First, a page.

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TLCOhio

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About TLCOhio

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    Columbus, Ohio
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    Travel, photography, history, nature, home improvements
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    The cruise line we are getting ready to board for our next sailing, adventure
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    Too many "star spots" to be fair in trying to list all of these great locations!!
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    www.boards.cruisecritic.com/showthread.php?t=2591474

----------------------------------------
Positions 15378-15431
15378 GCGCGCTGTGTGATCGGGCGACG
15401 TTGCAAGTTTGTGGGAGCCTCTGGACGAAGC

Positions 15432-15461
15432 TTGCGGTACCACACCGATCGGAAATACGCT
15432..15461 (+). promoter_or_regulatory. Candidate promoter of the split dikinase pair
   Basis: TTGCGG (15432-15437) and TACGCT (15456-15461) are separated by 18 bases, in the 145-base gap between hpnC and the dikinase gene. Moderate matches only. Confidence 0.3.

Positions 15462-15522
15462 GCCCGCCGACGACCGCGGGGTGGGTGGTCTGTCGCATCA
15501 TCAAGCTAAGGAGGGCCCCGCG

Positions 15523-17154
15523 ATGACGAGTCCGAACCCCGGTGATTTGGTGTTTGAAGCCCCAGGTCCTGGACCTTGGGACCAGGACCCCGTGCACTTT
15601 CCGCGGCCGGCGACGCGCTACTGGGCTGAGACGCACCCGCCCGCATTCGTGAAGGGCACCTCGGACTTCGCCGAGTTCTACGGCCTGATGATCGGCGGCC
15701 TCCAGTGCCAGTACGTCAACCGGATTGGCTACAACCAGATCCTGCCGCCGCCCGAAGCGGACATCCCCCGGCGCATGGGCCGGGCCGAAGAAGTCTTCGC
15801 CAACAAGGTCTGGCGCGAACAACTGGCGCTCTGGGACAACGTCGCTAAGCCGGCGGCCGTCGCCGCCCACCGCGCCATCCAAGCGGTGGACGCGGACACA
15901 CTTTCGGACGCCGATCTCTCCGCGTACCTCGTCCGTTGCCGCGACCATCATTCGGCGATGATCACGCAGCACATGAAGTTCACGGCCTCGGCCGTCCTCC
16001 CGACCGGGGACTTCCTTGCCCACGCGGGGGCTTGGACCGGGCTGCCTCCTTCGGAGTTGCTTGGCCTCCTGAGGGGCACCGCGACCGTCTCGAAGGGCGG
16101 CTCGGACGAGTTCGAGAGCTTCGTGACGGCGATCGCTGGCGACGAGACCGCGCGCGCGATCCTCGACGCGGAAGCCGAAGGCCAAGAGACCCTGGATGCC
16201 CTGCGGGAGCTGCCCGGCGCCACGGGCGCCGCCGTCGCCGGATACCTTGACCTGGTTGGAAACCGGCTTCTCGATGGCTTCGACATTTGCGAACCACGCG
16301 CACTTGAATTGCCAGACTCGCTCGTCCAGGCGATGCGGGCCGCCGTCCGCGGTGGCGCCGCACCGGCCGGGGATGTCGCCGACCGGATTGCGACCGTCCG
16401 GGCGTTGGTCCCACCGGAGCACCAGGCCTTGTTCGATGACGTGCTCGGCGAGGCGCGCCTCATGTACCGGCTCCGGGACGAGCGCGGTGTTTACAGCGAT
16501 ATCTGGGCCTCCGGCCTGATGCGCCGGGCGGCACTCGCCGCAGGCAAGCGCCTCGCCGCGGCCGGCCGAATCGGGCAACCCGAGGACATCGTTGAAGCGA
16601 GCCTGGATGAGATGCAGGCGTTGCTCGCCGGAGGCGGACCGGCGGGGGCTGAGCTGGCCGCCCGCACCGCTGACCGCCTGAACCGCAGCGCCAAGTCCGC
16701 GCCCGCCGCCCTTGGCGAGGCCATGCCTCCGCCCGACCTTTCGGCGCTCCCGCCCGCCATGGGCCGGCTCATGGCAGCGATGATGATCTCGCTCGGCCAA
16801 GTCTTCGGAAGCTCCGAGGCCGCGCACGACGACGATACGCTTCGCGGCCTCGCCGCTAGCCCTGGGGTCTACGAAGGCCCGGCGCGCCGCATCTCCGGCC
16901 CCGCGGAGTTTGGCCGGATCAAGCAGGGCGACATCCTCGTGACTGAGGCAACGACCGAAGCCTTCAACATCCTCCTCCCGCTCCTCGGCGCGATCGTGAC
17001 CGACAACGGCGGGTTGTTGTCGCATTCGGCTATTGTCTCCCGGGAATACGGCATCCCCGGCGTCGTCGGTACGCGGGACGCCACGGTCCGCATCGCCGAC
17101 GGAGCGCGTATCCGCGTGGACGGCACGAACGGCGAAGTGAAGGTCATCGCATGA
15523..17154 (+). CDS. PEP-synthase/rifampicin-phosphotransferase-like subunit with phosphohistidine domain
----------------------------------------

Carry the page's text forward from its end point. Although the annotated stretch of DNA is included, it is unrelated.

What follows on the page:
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  1. Great follow-ups from bennybear and Martincath saying "Rather than clog up Terry's thread with more and more ancillary info, I'll point you over to the most-relevant Vancouver board (West Coast Departures) for any further questions." Excellent follow-ups and posts. Don't worry about clogging things up. It all adds up to great sharing. Keep it coming!! From the New York Times Travel Section in September 2017, they had this headline: “36 Hours in Vancouver” with this sub-head: “With its urban forests, glassy downtown and energetic food scene, it’s easy to be captivated with this coastal city in British Columbia.” Here are some other key story highlights: “It happens before you know it: Suddenly, you’re smitten with Vancouver — its endless coastline, glassy downtown, the extravagant nature that surrounds and permeates it. A recent article in the Vancouver Sun featured a 600-year-old Douglas fir in Stanley Park. Vancouver is that kind of place — a place where a tree is a celebrity. It’s also a food lover’s kind of place: You could spend days sampling local variations on everything from sushi to lasagna to vegetarian concoctions that can transform an heirloom tomato into something decadent, and barely scratch the surface of the constantly evolving restaurant scene. On the cultural front, a commitment to public art has turned some areas into sculpture gardens. And in this city of many ethnicities, First Nations art and culture are becoming more and more visible: A series of murals by indigenous artists has appeared around the city; a reconciliation totem was recently raised; traditional dance and other performances are staples on the cultural agenda; and museums highlight the art, history and environmental practices of Squamish, Tsleil-Waututh, Musqueam and other Pacific Northwest societies. ” Here are some additional ideas, options and background that might be of interest: “Stanley Park is the oldest and largest of the more than 230 parks in Vancouver: 1,000 acres of forest, wetlands and beaches (and a few manmade attractions — among them, an aquarium and a handful of restaurants). It’s not difficult to find a reason to hop on the Canada Line for the short trip to nearby Richmond with its largely Chinese population. There are temples, like the imperial-style International Buddhist Temple, which welcomes visitors. The wooded campus of the University of British Columbia holds many surprises: a suspended walkway through a forest canopy; a Japanese tea garden; a reconciliation pole by the Haida master carver James Hart; and a longhouse that serves as a student center. Near the water, the Museum of Anthropology has thousands of First Nations artifacts.” Full story at: https://www.nytimes.com/interactive/2017/09/07/travel/what-to-do-36-hours-in-vancouver-british-columbia-canada.html THANKS! Enjoy! Terry in Ohio From late 2018, you can see “Holy Lands, Egypt, Jordan, Oman, Dubai, Greece, etc.”, with many visuals, details and ideas for the historic and scenic Middle East. Connect at: www.boards.cruisecritic.com/topic/2607054-livenautica-greece-holy-lands-egypt-dubai-terrypix’s/ Here are some "bonus" visuals as relates to Queen Elizabeth Park, its plantings, waling areas, flowers, etc.: (Open your screen/viewer wider to see these pictures larger/better!) From Granville Island, here is a view from its dock looking towards the main part of Vancouver's downtown areas. Second is my wife and Frances at one of the many cute shops in this charming market.: Here is one of the Aqua Bus shuttles that allows exploring the waterfront and various residential, high-rise areas. Plus, some nice flowers and an angle on the cruise ship docking area from Stanley Park.: